At Disney World’s Magic Kingdom, no young person would ever guess what Disney World really was.  My children don’t see fabricated buildings painted with primary colors in order to attract their attention, fans in the stores that actually blow the smell out into the streets, dressed-up teenagers in costumes pretending to be princesses and princes, and huge, elaborate tunnel systems that undergird the entire park which allow servants to travel expeditiously and surreptitiously to any location.  From the exterior, based on face-value, things look perfect and all connected in a systematic fantasy.  That is, they have no idea that behind it all lays a grand design and intentionality.  Moreover, underneath it all, Disney workers are active running to and fro, manipulating the entire process: changing clothes, bringing in supplies, and exchanging shifts. They just appear from out of nowhere in stores and behind buildings. If you’re not careful (and who wants to be?), you’d forget how the whole show has been designed and being run from the inside out, not from the outside in.  The fantasy works best, you see, when you just focus on the exterior and forget what you know about how it all works.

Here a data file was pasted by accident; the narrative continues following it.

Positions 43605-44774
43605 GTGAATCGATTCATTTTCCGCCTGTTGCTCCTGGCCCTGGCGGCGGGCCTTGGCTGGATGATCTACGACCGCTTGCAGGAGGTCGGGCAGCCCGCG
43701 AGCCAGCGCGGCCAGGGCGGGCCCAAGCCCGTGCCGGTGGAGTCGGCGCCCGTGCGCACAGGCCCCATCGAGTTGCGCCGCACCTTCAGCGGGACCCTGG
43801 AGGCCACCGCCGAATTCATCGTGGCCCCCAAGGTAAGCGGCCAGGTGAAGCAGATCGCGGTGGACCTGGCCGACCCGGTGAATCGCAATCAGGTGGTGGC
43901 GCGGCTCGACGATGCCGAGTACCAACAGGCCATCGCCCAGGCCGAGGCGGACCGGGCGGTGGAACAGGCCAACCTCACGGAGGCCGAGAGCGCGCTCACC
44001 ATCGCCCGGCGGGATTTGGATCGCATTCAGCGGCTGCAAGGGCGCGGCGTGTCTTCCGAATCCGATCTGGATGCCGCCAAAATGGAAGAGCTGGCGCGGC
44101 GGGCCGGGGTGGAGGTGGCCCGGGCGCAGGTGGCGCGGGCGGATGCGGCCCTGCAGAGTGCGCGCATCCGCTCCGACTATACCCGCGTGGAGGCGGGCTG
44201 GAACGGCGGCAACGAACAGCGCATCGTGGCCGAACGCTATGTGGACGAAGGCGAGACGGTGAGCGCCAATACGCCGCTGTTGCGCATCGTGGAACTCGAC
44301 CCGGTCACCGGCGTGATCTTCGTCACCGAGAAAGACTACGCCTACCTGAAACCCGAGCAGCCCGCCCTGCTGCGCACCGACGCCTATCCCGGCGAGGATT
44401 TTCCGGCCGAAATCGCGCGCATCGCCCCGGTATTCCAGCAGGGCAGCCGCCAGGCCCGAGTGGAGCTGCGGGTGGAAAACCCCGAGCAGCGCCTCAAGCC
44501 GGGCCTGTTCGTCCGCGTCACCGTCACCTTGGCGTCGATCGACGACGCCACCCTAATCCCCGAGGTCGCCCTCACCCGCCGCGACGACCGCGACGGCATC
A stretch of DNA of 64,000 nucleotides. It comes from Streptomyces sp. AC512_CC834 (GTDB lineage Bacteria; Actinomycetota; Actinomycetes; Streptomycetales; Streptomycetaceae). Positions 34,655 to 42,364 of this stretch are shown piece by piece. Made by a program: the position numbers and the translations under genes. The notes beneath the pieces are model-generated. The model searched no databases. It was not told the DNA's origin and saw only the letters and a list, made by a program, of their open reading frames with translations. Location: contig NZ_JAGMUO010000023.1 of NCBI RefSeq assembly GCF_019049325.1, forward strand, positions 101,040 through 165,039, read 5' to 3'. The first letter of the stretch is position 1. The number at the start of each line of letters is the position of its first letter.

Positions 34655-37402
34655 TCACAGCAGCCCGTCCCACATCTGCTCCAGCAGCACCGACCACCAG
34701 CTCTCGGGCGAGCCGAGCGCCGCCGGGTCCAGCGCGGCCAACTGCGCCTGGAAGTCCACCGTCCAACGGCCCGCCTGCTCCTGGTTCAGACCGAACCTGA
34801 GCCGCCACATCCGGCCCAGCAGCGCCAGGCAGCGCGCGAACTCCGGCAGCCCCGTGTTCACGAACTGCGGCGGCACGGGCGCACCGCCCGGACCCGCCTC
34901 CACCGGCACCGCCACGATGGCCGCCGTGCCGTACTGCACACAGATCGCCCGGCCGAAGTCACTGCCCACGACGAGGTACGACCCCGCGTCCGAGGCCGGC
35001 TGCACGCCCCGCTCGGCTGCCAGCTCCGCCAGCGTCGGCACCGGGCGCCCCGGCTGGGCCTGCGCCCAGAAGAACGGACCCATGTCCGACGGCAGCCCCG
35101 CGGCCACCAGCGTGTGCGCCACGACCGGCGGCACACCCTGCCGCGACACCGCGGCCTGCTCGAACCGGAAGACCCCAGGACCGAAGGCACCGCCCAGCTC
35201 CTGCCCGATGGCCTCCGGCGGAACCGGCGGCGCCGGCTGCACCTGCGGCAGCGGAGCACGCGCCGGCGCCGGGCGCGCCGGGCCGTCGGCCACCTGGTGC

That’s my problem. Day in and day out, I focus on the exterior of life. I smell the wind, see the sights, and focus on the physical nature of life.  It takes very careful attention to focus on the “behind the scenes.”  When I do, I realize that this is the life of the divine realm. The Spirit is behind the scenes, under, above, and through us all, working on an elaborately designed reality in order to get what He wants. And unlike the Disney workers in the tunnels below, the Spirit is not bound by time. It travels in and around us outside of time.  It takes Him no time to move from person to person.